STOCKHOLM (AP) — The United States’ 16-match winning streak was snapped in a 1-1 draw with Sweden on Saturday in Carli Lloyd's 300th national team appearance.
Lina Hurtig put Sweden ahead off a set piece in the 38th minute before Megan Rapinoe's penalty kick pulled the United States even in the 87th.
The draw extended the U.S. team's unbeaten streak to 38 games. Rapinoe's goal was her sixth this year to lead the team.
Rapinoe said the scare from the Swedes will help the United States as it prepares for the Olympics this summer.
“Even throughout the whole game, I was kind of thinking, ‘This is exactly what we need.’ We didn’t play well. We were very sloppy. Tactically we needed to be a lot better, and just individually," she said. "But those are the games where you kind of have to dig in.”
The Americans have not lost a match since January 2019, when they fell to France. Their 16-game winning streak was the third longest in team history.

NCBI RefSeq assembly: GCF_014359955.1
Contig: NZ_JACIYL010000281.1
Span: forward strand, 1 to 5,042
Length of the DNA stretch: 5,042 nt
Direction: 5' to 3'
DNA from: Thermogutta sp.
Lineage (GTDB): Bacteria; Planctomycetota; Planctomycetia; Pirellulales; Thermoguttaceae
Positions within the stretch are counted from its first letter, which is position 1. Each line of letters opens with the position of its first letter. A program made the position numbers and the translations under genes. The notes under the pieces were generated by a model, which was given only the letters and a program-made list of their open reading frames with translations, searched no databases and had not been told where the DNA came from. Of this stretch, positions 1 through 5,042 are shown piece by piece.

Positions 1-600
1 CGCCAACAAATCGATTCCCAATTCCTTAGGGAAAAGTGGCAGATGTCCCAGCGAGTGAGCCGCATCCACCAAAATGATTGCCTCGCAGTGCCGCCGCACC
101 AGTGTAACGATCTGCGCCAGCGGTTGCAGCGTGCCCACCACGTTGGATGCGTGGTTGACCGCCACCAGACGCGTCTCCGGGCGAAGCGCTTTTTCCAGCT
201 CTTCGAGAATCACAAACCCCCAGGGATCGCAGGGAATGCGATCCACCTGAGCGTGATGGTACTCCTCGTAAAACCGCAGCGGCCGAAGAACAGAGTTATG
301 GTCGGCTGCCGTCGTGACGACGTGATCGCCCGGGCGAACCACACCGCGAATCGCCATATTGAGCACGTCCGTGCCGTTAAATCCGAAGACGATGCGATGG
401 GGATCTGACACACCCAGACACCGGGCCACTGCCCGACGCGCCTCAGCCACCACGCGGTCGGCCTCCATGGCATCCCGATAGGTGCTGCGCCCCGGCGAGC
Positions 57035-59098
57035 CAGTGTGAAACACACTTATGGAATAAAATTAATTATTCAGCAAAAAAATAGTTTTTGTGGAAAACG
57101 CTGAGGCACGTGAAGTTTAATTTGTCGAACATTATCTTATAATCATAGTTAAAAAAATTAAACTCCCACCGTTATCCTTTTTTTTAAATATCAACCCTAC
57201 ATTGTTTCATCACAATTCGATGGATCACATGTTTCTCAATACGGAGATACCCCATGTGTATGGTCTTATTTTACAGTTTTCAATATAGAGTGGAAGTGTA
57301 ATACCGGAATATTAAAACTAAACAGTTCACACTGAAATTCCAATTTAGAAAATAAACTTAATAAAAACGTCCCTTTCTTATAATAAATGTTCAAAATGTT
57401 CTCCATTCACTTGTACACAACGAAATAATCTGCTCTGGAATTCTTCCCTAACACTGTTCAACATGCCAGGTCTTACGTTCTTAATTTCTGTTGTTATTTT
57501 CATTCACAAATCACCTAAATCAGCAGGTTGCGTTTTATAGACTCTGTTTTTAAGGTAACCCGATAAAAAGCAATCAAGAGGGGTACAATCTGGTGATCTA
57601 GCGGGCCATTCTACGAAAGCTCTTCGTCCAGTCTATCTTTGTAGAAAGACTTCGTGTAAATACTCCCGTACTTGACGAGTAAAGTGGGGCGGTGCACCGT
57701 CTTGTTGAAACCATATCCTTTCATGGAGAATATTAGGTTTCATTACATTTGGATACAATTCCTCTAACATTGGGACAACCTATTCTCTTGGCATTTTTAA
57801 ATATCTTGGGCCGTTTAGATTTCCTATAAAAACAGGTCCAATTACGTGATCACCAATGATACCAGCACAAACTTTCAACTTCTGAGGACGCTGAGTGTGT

The United States now travels to Le Havre for a match against No. 3 France on Tuesday.
“I think that this is -- I wouldn’t say one of the best things to happen to us, but something that is very good for us. In fact, that’s why we came here. We came here to play good teams, we came to Europe to play opponents to get exposed to the different tactics, high-level tactics, organized teams, to try to overcome all of that,” coach Vlatko Andonovski said.
Lloyd wore the captain's armband for her milestone game. The only other players to appear in 300 or more games for the national team are Kristine Lilly (354) and Christie Pearce Rampone (311).
The Swedes shocked the Americans in the quarterfinals of the 2016 Olympics, advancing on penalties after a 1-1 draw. Sweden went on to play in the final in Rio de Janeiro but fell to Germany.
Both teams have qualified for the Tokyo Games. The United States is the top-ranked team in the world. In Tokyo, the Americans will seek to become the first women’s team to follow a World Cup victory with an Olympic gold medal.
The Olympics will present more difficult challenges, Rapinoe said, and the United States must get better at adapting.
“It’s going to be games where physically we’re not at our best because we’ve just played, or it’s really hot, or a team switches up tactics, or we’re just not playing well that day," Rapinoe explained. "So I think individually, but really sort of collectively, we need to be able to understand what’s happening in the moment very quickly and adjust. We can’t just play one way all the time.”
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